PPI UPDATE: SA food products price inflation decelerates to 1.9% y/y

Food products price inflation decelerated to 1.9% y/y in August 2017, from 3.3% y/y in July 2017 - Wandile Sihlobo, Agbiz economist

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Food products price inflation decelerated to 1.9% y/y in August 2017, from 3.3% y/y in July 2017. Unlike the previous months, where this trend was mainly driven by a decline in field crop and dairy prices, meat and meat products also contributed last month. This was partly due to an uptick in monthly slaughtering activity, particularly cattle and sheep. With that said, there are still risks associated with the spread of avian influenza, albeit having affected a relatively small share of broilers at the moment.

  • The broad deceleration in food producer inflation is due to the recovery in agricultural production. The 2017 total summer grain and oilseed harvest is estimated at 18.91 million tonnes, which is double the previous season’s volume. This has led to a widespread decline in agricultural commodity prices. For example, white maize spot price currently trades at levels around R1 851 tonnes, which is 51% lower than the same period last year. Yellow maize spot price is trading at levels around R1 974 per tonne, which is 35% lower than the same period last year. Soybean spot price is at a level around R4 690 per tonne, which is a 24% annual decline.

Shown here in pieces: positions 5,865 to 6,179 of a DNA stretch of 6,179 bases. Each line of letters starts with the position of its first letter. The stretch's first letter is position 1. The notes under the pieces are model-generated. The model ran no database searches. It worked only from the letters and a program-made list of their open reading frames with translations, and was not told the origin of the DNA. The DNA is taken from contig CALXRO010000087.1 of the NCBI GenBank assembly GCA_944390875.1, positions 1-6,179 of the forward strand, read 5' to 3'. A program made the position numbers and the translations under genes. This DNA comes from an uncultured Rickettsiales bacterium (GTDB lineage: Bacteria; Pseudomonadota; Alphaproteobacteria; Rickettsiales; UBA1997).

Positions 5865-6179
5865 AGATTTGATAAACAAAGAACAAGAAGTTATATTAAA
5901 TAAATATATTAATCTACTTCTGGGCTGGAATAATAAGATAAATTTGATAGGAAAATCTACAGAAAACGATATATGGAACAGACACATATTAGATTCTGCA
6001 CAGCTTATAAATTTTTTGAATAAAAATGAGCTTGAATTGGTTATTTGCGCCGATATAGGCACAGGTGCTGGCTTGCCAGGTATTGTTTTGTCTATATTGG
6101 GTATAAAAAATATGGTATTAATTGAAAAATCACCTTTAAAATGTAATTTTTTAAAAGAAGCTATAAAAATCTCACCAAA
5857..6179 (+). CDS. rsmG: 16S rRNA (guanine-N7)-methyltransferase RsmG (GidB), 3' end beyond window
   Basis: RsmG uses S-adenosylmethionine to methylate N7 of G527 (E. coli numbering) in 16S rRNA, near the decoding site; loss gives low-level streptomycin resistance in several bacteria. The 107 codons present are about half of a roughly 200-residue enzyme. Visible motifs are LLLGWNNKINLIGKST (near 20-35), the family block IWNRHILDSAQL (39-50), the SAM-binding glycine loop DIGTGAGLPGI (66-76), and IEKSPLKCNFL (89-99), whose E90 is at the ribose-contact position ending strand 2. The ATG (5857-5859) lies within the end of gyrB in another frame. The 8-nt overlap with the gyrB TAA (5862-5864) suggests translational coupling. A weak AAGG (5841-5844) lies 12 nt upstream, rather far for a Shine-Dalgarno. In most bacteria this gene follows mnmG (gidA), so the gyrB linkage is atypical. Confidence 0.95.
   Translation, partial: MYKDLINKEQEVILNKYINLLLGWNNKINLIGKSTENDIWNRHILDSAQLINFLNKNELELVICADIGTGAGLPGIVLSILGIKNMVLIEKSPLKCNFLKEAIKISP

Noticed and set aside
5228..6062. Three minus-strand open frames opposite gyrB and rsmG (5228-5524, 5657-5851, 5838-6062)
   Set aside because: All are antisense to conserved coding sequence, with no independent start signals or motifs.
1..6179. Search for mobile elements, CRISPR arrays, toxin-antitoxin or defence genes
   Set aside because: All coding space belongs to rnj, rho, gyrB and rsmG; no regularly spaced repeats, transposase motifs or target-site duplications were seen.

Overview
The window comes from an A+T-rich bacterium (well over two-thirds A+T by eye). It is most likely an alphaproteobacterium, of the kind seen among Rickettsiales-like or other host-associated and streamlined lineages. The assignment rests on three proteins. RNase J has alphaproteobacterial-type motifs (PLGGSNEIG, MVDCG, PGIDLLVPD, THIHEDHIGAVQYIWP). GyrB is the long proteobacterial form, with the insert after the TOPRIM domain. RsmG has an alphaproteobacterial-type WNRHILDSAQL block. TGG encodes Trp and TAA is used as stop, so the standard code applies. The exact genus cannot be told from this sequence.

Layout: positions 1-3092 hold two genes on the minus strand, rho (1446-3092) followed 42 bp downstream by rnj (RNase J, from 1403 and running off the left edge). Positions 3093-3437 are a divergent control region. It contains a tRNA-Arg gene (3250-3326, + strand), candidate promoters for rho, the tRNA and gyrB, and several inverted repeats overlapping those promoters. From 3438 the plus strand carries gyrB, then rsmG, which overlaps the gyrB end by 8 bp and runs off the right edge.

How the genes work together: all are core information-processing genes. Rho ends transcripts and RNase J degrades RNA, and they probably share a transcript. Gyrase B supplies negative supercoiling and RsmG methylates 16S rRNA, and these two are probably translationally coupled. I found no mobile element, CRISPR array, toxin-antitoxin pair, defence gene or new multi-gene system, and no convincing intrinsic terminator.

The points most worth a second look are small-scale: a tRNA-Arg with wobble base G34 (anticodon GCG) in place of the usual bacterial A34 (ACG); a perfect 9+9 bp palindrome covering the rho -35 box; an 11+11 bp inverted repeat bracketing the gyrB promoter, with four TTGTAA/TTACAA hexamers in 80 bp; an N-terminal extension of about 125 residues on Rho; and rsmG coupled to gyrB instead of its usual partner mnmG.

• Apart from field crops, meat price inflation eased at 16.8% y/y last month, from 17.8% in July 2017. This was partly on the back of an uptick in slaughtering activity. The most recent data from the Red Meat Levy Admin shows that farmers slaughtered 228 632 head of cattle in August 2017, up by 12% from the previous month, but still down by 5% from the corresponding period last year. In addition, farmers slaughtered 374 838 head of sheep, which is an 11% monthly increase but still down by 8% from August 2016. It is unclear whether this will be a temporary blip or a continuous recovery. We will monitor the developments over the coming months in order to ascertain the impact on prices.
  • Above all, the large agricultural output will keep commodity prices under pressure over the short-to-medium term. The new season promises a continuation of good summer rainfall which should lead to a good harvest.

Wandile Sihlobo (wandile@agbiz.co.za)

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